From the Relief Society Magazine, January 1968 –
A Partridge in a Pear Tree
By Emma Lou W. Thayne
“I hate Christmas! I hate going home, hut it would he worse to stay here.” Jenny Harrow brushed a straggle of untinted, almost brown hair off her forehead and sank onto the familiar hardness of her desk chair. “But here we go again. Vacation, and another ordeal at home. If only I could just black out for two weeks and be right back here starting a new year.”
She whisked a stack of papers into a drawer, closed it deliberately, and stared unseeing at the suddenly very empty room. “After twelve years of teaching, you’d think I’d be used to it — going home, that is.” She knew that in seven hours Miss Harrow, the good school teacher, would be plain Jenny Harrow, unmarried daughter, home for Christmas.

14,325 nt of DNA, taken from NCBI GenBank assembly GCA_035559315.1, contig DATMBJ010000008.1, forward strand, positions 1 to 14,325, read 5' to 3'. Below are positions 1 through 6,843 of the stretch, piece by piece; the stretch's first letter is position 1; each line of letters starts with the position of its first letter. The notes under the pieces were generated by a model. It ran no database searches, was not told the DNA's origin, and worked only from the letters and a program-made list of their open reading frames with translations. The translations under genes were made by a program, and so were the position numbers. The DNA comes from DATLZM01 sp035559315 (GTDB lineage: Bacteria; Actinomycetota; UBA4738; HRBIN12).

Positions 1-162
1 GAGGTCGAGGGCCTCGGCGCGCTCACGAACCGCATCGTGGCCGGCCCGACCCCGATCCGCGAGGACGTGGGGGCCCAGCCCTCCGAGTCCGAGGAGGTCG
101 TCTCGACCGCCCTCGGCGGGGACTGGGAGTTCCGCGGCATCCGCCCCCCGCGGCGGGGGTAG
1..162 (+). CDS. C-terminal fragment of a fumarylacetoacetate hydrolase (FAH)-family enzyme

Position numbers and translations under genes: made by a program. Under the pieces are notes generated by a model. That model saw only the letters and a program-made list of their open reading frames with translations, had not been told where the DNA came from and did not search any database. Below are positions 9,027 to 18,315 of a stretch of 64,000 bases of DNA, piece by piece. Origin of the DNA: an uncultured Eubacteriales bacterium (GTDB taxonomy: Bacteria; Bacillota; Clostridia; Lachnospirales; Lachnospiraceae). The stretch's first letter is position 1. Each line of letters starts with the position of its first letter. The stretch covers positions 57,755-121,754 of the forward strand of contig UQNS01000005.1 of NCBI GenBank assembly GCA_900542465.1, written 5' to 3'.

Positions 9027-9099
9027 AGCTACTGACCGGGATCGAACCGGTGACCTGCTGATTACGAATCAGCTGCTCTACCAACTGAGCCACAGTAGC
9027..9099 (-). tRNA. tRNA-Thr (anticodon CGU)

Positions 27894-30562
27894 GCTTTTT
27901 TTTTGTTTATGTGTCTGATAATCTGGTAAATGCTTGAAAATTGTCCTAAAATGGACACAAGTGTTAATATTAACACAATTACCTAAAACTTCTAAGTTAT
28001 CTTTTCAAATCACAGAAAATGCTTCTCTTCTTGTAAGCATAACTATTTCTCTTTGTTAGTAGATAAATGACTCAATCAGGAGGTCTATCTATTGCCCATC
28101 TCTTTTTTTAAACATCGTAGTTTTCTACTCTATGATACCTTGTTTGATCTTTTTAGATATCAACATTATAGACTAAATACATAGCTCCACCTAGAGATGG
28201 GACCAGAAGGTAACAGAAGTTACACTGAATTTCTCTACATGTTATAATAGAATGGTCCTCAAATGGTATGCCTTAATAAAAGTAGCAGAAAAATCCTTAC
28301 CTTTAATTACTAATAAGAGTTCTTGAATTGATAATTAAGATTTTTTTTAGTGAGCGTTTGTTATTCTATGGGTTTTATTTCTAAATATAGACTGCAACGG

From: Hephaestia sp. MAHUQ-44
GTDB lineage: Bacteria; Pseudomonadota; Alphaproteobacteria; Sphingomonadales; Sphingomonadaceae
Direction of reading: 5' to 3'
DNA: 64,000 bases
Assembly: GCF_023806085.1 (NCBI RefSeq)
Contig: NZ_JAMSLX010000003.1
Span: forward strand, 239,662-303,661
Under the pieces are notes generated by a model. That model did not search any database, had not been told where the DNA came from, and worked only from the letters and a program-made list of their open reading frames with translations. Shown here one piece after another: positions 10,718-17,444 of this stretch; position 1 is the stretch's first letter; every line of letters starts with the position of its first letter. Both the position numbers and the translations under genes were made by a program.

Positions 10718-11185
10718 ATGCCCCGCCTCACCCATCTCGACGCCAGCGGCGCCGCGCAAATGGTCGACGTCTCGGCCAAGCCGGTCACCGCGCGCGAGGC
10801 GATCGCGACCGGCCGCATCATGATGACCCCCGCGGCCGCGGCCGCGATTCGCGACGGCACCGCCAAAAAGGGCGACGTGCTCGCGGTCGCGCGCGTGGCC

The tree by her desk, which moments before had been gay with tinsel and packages, drooped straggly and ill-shaped. The floor and the children’s desks were littered with party leftovers. The sun, through the arduously tinted windows, fingerprinted the third grade efforts of seventy-two sticky hands that had glued and painted them. Jenny was tired, but more than just “three-thirty tired.”
Far down the hall she heard him coming. The clomp and skid were unmistakable. It had to be Widdy. What had he forgotten now? Wondering, she shook her head and smiled. Two days ago it had been a stocking. Now, who in the world could lose a stocking — with his shoe still on?